Report: Texas Doctor Who Went Viral With Unproven COVID-19 Cure Believes In 'Demon Sperm'

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  1. Mahmoud Abudeif

    Mahmoud Abudeif Golden Member

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    The Houston doctor who was part of a controversial viral video touting hydroxychloroquine as a "cure" for COVID-19 has said certain gynecological issues are caused by sexual encounters with demons in dreams, along with other dubious medical claims.

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    The Daily Beast has published an extensive collection of some of the views of Dr. Stella Immanuel, who was part of a video showing a group of doctors making misleading and false claims about the coronavirus pandemic that was removed from Facebook and Twitter--but only after it garnered tens of millions of views and was retweeted by President Donald Trump.

    The video recorded in front of the U.S. Supreme Court, according to The Washington Post, claimed that face masks and lockdowns are not needed to stop COVID-19.

    During the video, Immanuel claims that she and her staff have used hydroxychloroquine to effectively treat COVID-19 patients and that her staff had avoided the virus wearing simple medical masks as opposed to N95 masks, The Daily Beast reports.

    “Hello, you don’t need a mask. There is a cure,” Immanuel said in the video.

    The Daily Beast writes:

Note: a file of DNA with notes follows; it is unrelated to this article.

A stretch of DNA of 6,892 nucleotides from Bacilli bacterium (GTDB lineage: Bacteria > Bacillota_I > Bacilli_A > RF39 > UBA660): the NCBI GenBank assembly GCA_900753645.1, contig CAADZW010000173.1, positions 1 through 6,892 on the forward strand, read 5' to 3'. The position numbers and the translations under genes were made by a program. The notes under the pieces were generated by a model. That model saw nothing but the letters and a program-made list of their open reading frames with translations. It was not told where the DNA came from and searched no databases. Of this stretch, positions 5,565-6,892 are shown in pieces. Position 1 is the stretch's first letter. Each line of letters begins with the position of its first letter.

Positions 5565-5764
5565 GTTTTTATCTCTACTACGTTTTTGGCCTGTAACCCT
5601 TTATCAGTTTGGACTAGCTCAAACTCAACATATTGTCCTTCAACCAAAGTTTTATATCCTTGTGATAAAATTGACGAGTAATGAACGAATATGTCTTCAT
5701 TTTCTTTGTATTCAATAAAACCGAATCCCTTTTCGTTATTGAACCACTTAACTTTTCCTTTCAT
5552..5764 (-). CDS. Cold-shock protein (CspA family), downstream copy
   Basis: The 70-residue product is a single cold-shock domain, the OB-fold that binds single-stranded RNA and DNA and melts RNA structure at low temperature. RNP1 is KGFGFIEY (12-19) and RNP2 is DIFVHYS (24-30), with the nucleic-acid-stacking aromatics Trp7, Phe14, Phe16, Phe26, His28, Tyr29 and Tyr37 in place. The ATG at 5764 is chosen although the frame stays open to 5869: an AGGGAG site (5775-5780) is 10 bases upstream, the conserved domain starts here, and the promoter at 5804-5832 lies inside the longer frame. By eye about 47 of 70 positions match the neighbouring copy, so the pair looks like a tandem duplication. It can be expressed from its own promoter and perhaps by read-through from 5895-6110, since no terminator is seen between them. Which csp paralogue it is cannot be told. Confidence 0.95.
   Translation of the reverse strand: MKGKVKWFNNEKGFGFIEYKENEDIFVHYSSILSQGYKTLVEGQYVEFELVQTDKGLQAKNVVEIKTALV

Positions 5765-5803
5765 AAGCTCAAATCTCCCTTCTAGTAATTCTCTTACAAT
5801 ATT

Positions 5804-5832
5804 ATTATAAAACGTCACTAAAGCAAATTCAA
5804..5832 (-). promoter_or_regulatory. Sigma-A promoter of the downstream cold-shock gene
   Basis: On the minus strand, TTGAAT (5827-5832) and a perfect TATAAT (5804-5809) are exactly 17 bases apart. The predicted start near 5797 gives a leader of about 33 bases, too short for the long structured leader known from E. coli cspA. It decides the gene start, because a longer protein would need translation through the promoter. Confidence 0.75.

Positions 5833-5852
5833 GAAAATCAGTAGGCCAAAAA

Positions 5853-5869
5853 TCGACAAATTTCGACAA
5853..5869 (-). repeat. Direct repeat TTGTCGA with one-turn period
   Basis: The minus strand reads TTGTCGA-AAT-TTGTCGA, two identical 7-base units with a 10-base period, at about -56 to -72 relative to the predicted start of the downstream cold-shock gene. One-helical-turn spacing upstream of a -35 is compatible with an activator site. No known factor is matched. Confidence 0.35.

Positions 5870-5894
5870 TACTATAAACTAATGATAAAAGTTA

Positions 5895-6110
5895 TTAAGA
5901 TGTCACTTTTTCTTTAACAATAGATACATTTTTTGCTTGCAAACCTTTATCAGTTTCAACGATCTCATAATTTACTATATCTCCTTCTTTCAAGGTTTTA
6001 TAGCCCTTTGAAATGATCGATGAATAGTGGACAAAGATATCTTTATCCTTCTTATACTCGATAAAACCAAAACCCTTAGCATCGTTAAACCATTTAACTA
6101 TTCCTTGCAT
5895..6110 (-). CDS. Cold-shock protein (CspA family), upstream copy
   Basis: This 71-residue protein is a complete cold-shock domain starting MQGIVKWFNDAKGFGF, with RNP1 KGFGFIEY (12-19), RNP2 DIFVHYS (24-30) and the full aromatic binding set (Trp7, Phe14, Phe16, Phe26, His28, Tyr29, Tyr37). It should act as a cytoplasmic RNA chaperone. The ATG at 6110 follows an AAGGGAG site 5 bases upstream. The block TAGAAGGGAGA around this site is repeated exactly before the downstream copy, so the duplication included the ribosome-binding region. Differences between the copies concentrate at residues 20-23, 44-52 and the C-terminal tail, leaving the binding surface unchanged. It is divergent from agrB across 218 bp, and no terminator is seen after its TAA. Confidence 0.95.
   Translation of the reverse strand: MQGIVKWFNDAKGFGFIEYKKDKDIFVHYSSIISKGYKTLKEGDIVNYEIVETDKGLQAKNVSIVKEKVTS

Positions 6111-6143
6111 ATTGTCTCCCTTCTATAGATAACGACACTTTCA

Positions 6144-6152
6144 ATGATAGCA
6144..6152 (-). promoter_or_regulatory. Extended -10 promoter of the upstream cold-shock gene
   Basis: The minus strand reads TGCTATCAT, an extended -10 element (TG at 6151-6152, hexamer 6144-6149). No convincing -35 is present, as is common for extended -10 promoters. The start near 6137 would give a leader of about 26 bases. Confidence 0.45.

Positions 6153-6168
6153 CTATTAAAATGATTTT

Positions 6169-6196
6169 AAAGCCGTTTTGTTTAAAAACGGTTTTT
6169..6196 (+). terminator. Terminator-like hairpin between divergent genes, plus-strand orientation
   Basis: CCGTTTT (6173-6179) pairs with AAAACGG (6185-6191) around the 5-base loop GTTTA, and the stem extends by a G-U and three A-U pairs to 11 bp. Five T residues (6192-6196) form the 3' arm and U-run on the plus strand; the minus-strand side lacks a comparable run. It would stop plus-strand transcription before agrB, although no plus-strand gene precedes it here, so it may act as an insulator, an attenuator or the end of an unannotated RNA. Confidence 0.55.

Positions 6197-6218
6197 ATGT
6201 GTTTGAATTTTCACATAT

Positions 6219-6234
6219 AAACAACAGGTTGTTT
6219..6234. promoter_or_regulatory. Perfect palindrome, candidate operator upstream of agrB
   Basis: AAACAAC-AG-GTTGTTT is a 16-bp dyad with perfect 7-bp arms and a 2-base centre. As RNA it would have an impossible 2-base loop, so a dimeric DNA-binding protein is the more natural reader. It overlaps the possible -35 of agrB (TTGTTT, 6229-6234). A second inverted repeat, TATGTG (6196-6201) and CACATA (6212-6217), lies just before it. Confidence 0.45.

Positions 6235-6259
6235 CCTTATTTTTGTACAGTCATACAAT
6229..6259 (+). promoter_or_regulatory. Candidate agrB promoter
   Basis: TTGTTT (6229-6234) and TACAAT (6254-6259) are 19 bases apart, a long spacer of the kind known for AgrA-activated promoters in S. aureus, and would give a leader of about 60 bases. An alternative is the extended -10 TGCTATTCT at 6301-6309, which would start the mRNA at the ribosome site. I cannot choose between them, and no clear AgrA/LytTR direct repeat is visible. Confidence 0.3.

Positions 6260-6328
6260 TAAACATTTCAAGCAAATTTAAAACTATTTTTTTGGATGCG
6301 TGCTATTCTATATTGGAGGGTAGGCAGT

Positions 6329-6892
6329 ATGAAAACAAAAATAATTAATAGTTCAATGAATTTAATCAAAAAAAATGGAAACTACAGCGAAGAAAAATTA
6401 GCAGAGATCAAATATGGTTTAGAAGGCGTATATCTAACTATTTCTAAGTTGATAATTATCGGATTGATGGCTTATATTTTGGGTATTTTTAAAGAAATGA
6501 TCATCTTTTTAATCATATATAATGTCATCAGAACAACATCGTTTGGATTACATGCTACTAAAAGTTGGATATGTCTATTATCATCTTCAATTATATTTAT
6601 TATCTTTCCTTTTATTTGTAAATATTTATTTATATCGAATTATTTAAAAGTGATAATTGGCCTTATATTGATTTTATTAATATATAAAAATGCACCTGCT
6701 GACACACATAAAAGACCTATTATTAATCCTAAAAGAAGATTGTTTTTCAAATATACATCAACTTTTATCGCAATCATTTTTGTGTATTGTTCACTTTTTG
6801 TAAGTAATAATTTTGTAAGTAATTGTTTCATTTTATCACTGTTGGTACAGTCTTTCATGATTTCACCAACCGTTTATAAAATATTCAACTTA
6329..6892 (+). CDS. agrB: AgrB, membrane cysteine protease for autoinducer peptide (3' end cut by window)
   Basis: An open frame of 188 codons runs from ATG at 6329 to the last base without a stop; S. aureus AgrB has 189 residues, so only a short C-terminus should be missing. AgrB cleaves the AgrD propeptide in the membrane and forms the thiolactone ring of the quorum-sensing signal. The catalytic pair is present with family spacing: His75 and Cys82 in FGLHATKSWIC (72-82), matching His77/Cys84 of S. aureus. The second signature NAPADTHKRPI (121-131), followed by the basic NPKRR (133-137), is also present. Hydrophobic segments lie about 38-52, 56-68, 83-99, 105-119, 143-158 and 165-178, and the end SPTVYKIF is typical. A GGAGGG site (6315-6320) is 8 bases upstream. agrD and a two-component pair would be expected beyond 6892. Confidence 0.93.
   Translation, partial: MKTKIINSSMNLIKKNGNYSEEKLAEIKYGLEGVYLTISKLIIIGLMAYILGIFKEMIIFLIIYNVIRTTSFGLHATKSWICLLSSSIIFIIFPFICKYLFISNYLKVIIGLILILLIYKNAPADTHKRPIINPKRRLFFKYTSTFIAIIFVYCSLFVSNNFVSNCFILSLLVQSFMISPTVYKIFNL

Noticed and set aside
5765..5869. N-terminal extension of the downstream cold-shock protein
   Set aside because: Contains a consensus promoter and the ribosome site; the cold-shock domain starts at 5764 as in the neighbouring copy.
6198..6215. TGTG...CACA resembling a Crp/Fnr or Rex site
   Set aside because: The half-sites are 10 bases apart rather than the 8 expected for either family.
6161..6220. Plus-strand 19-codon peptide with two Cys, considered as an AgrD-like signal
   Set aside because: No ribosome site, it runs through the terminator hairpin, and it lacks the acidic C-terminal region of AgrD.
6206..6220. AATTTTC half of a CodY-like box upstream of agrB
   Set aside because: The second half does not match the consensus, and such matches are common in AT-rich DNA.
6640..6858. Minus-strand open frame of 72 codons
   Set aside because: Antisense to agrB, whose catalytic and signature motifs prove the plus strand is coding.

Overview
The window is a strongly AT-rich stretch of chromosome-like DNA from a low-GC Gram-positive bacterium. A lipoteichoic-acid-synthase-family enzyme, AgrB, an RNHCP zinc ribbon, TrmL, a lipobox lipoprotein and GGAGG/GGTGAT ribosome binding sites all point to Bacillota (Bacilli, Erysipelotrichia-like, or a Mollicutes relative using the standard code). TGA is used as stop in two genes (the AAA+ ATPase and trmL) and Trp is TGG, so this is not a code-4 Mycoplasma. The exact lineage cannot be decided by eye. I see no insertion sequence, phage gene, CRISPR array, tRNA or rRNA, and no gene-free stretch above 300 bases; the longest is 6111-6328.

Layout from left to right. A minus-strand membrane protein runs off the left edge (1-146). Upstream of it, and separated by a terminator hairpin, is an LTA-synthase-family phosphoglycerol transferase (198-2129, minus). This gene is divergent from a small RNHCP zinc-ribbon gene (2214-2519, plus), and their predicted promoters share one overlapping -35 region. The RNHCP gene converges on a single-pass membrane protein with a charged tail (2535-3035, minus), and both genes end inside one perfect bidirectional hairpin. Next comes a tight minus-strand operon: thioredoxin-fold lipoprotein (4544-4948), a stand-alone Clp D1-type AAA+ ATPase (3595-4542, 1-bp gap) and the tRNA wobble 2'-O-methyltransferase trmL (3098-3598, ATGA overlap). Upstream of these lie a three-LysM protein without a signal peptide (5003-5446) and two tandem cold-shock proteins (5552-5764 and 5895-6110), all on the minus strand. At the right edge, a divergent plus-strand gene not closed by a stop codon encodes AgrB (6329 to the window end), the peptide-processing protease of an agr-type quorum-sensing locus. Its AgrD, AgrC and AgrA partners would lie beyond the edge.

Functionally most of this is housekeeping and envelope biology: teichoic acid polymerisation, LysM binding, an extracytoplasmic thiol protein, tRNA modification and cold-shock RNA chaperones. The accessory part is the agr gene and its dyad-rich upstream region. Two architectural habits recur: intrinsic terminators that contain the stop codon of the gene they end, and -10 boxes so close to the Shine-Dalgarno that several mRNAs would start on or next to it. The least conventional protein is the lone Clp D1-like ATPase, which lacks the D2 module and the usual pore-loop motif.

In her speech, Immanuel alleges that she has successfully treated hundreds of patients with hydroxychloroquine, a controversial treatment Trump has promoted and says he has taken himself. Studies have failed to find proof that the drug has any benefit in treating COVID-19, and the Food and Drug Administration in June revoked its emergency authorization to use it to treat the deadly virus, saying it hadn’t demonstrated any effect on patients’ mortality prospects.
    Immanuel is a licensed pediatrician in the State of Texas, according to the Texas Medical Board.

    Her practice address is listed as 6278 Highway 6 South in Houston, which Google Maps data shows is also the location of Fire Power Ministries Christian Resource Center, a ministry which is headed by Immanuel.

    The Daily Beast also found that Immanuel claimed in 2015 that an Illuminati plan had been concocted by “a witch” to destroy the world using abortion, gay marriage, and children’s toys. She also claimed that DNA from space aliens is currently being used in medicine.

    In the same sermon, Immanuel also claimed the Magic 8-Ball toy was a tool to get people into witchcraft.

    Following the video's removal from Facebook, Immanuel took to Twitter to threaten the platform with shutdown "in Jesus name" unless her page and videos are restored.


    She also tweeted that she was "in town and available" to meet with President Trump.


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